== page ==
Sunday, January 08, 2006
What Do You Want on Your Tombstone?
Several days a week, I go for a morning run at the Rivanna River Park on the outskirts of town. It is in the neighborhood of Woolen Mills, one of Charlottesville's more historic, yet lesser known areas. Once upon a time, Woolen Mills was a bustle of immigrant workers who came from all over, yet left little of themselves behind except for the oddly-constructed boarding houses in the area, which remain scattered throughout the hillsides in the now-gentrifying neighborhood. It was only in the latter moments of my undergraduate career at UVa, that I ventured away from the noise of the University nucleus, only to discover the quaint world of old Charlottesville, the places where students are seldom seen, and real people of the town go about their lives.
On the way to Woolen Mills, there's a very odd intersection. Across from the store with no name who's only sign reads "Mexican Products Sold Here", there's an entire plot of 50 or 60 gravestones. In the middle of the plot is a tiny brick building with "WA Hartman Memorials" squarely set in stone across the top fascia of the brick. For what it's worth, this has always been a very unsettling sight for me. The gravestones in the lot appear to be advertised like used cars. In my mind, I envision balloons rooted to last season's sale items, maybe even "buy one, get one free" sales, or even an on-going "discount to the undead" promotion. Places like that always make me wonder who shops there and what exactly are their purchasing objectives?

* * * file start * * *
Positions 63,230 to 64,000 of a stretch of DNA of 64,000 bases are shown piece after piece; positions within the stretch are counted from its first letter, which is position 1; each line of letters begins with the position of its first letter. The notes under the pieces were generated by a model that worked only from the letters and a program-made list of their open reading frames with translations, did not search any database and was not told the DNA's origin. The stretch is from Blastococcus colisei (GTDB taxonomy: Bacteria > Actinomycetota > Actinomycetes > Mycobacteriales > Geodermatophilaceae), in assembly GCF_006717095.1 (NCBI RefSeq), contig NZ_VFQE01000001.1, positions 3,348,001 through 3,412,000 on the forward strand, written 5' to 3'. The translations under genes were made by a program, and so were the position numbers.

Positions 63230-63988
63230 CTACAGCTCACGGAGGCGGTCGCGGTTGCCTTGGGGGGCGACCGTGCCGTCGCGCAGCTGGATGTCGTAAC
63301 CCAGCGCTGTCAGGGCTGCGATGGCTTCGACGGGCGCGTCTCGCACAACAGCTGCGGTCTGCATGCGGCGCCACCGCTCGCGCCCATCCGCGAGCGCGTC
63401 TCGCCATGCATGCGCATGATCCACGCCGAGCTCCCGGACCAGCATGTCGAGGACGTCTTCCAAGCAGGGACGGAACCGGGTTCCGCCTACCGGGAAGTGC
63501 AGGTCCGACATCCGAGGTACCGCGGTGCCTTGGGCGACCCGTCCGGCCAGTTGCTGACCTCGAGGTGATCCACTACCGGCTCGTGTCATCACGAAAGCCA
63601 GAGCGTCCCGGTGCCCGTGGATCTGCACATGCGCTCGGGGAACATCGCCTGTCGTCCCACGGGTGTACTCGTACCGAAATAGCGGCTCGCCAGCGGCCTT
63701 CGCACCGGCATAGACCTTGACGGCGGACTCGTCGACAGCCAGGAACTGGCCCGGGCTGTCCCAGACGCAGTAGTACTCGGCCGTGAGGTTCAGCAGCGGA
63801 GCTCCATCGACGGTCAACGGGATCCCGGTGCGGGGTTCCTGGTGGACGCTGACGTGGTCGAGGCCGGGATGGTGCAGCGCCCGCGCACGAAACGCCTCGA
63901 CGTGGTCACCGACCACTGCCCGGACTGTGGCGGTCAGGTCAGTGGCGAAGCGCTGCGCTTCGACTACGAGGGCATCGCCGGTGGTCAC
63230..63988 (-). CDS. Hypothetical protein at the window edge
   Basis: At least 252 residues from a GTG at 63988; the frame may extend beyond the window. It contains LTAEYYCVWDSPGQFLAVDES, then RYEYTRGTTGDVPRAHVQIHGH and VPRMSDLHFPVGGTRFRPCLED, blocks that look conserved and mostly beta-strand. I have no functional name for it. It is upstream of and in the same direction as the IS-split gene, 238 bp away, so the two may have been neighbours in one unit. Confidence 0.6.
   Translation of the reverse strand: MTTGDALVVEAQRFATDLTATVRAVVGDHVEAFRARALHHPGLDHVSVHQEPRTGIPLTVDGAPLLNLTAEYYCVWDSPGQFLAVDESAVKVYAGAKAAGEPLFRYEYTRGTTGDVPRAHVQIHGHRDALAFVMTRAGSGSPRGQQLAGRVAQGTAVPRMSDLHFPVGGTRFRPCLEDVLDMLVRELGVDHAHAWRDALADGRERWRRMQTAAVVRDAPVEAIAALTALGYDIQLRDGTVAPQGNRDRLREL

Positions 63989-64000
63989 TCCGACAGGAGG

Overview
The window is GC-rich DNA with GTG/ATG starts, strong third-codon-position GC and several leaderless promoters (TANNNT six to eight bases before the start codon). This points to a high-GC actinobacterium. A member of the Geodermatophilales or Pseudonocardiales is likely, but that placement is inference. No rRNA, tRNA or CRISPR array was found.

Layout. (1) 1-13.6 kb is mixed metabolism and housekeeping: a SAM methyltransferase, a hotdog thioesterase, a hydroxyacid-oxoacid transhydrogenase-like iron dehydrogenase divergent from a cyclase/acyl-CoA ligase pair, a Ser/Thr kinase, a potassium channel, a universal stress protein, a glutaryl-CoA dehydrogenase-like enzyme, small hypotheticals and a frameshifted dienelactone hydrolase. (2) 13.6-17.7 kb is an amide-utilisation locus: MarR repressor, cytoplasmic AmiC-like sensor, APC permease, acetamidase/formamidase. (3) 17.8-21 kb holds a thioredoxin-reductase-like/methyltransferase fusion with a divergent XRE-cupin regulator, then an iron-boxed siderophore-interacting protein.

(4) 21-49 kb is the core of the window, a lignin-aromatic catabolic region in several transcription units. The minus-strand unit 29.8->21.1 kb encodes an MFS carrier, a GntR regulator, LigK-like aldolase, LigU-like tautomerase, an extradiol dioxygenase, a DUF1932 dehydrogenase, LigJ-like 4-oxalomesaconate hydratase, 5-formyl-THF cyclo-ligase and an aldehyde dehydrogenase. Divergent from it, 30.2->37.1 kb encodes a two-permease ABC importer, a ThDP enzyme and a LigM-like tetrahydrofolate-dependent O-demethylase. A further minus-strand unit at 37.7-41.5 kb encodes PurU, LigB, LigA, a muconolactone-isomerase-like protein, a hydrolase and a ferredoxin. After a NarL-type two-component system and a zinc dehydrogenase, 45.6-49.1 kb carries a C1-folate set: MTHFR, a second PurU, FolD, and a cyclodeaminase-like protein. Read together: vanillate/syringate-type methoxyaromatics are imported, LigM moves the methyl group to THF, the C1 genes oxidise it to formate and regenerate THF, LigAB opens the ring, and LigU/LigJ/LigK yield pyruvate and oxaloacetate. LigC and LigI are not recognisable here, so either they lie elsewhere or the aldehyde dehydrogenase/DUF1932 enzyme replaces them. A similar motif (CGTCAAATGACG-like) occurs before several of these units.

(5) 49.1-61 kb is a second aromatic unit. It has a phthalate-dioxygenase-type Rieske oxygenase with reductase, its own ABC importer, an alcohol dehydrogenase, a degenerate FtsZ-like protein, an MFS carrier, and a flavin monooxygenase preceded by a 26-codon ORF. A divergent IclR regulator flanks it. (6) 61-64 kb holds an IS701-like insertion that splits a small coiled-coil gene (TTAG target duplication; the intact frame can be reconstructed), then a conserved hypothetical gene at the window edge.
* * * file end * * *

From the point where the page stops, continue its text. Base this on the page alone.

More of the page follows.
Perhaps because my values and subsequent views of life and death are largely due in part to the fact that my lifeview embodies that of modernity, I have a natural reticence to modern graveyards. I don't live and breathe on the soil of my ancestors, and when I allow myself to think in abstract with regard to my "final resting place", I have never once seriously considered that a large and expensive stone on top of me with my name on it is properly symbolic of my existence on the planet. As far as I'm concerned, cemeteries are an archaic throwback to the past of long-eclipsed pomp and circumstance. More importantly, they are a waste of precious land and material resources. If, after all, the body is a vessel, my desire is to be reincarnated through organ donation, and cremation seems like the most palatable organic approach I can imagine. Yes, put me back in the earth by planting me in a garden or giving me to the sea.